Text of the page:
How would i go about connecting indicator LEDs to the serial lines from my MCU(a Parallax Propeller) to a MAX3232 and the chip select line for a SD card? I want the LEDs to light up when the lines are low, as all the signals are active-low. Everything is running at 3.3V, but a 5V supply is available. The SD select line is pulled to 3.3v by a 10k resistor (this is according to the documentation of the SD driver), the serial is just straight from MCU to MAX3232 (should i pullup TX aswell? It could be configured as input by software when its not used)

Im doubting the viability of connecting them directly from the lines to 5v or 3v, as they might be running at 100's of Khz and i have heard the MAX3232 isn't exactly good at running lots of current through its I/O lines (the datasheet doesn't seem to say anything about that).

If my worries are justified, i would prefer a solution with through hole components. Also, if possible, i would like to run the LEDs off the 5V supply to reduce load on the 3.3v regulator and use posssibly use LEDs with forward voltages close to or higher than 3.3v.

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    \$\begingroup\$ Please use the schematic tool and post a schematic. You also need to ask a question, electronics.stackexchange.com/help/how-to-ask If you wish to re-open the post, add a question and more info like a schematic. \$\endgroup\$ – Voltage Spike Jun 20 '16 at 20:33
  • \$\begingroup\$ There is a question, and i don't think a schematic is nercassy to explain the situation \$\endgroup\$ – Wuerfel_21 Jun 20 '16 at 20:52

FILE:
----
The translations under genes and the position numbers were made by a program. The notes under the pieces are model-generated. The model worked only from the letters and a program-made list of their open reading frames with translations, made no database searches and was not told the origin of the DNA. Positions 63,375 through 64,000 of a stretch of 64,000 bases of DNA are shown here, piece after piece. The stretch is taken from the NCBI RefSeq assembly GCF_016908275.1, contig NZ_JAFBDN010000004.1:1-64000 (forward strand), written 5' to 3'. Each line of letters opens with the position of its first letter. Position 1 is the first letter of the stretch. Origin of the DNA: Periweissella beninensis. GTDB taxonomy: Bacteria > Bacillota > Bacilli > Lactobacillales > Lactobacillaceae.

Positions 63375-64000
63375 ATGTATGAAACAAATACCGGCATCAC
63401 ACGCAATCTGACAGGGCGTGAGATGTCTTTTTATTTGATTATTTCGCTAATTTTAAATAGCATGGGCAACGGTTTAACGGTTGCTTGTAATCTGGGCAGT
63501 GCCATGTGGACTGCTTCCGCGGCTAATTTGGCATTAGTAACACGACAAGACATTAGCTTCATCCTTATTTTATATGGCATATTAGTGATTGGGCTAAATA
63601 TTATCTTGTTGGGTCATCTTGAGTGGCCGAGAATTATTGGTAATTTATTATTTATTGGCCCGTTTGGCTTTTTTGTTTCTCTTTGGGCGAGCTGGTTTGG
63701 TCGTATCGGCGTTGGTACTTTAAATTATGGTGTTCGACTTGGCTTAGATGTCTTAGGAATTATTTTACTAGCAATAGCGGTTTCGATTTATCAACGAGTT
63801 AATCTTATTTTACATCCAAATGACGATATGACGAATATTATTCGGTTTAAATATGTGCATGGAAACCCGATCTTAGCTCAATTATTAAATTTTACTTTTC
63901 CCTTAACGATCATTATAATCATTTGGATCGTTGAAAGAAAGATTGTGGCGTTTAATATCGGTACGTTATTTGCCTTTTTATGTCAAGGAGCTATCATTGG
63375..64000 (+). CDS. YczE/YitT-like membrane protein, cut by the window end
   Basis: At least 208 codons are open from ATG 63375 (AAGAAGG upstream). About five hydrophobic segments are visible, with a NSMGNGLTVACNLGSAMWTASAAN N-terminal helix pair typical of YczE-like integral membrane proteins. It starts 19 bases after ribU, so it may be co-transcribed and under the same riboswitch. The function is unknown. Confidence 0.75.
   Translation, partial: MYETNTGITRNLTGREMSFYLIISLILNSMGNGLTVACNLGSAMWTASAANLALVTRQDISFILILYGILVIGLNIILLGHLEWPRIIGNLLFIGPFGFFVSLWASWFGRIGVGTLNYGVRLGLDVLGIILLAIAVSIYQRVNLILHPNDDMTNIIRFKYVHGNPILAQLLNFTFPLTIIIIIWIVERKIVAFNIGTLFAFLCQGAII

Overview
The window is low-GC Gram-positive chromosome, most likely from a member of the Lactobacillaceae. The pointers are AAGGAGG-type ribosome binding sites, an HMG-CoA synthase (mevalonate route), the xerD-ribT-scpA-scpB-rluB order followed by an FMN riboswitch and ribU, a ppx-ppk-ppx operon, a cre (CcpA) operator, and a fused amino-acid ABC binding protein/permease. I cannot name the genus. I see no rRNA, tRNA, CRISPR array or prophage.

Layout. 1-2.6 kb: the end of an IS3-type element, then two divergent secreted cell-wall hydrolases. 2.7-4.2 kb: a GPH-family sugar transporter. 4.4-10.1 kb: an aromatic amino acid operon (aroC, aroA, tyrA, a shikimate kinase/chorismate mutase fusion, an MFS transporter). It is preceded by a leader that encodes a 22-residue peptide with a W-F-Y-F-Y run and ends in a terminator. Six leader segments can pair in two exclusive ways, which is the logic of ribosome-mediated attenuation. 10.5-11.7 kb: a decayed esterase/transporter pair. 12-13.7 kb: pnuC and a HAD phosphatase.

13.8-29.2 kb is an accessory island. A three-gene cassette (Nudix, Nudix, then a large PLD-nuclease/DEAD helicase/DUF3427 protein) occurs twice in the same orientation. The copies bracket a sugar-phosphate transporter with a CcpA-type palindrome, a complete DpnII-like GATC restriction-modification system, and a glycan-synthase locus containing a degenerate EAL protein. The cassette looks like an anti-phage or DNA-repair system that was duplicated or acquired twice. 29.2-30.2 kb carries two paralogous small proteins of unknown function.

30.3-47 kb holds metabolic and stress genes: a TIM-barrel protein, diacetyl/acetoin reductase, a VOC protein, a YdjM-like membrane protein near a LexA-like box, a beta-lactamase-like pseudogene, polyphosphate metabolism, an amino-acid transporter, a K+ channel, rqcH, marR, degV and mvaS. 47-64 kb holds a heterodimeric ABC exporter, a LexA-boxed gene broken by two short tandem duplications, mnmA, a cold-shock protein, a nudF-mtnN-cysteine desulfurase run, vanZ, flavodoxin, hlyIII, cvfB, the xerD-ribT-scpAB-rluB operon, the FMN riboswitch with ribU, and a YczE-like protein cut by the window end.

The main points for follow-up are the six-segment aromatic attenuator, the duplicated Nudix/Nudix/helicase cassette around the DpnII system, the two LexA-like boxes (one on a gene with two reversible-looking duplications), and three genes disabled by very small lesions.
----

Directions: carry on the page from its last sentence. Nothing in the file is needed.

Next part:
Try this:

R1 has been sized assuming a typical green LED with 2.1 V drop and 10 mA of LED current when the digital signal is low.

When the digital signal is high (at 3.3 V), there will be about 1 V across the LED. This will make it light very very dimly. You will probably be able to see it lit in a dark room, but probably won't notice it in typical office illumination.

When the base of the transistor is low, most of the current entering the emitter will go out the collector, not the base. The gain will be somewhat lower due to the C-E voltage only being the B-E voltage when on, but there will still be significant gain. Even if the gain is only 10, for example, that still means that 91% of the LED current will go thru the collector, with the digital output only required to sink the remainder.

For completeness, here is how to do this with positive logic:

The resistor has again been sized for a 2.1 V LED at 10 mA. I reality, even 10 mA is quite bright for a indicator. I typically use 100 Ω for R1, which results in about 5 mA. That's actually quite bright in regular office illumination when looking directly at a modern green LED in 0603 package.

In this case, the transistor is run well into its linear region, so you can expect the full gain at whatever you set the LED current at. That puts even less load on the digital signal. For example, with 5 mA LED current and a gain of 50, the digital output only has to sink 100 µA when high. That's the same as a 33 kΩ resistor to ground when at 3.3 V.

  • \$\begingroup\$ May i ask how you got that 220 ohms value? \$\endgroup\$ – Wuerfel_21 Jun 20 '16 at 20:19
  • \$\begingroup\$ @Wuerf: Of course. \$\endgroup\$ – Olin Lathrop Jun 23 '16 at 11:02
  • \$\begingroup\$ Well then, how do you get it? \$\endgroup\$ – Wuerfel_21 Jun 24 '16 at 12:35

How about a transistor inverter, like this one? You can alternatively replace R2 and Q1 with a MOSFET, but you'll want to make sure that the gate capacitance won't affect the rise or fall times on your data lines.


simulate this circuit – Schematic created using CircuitLab

  • \$\begingroup\$ How do i calculate the sizes for R1 and R2? \$\endgroup\$ – Wuerfel_21 Jun 20 '16 at 20:24

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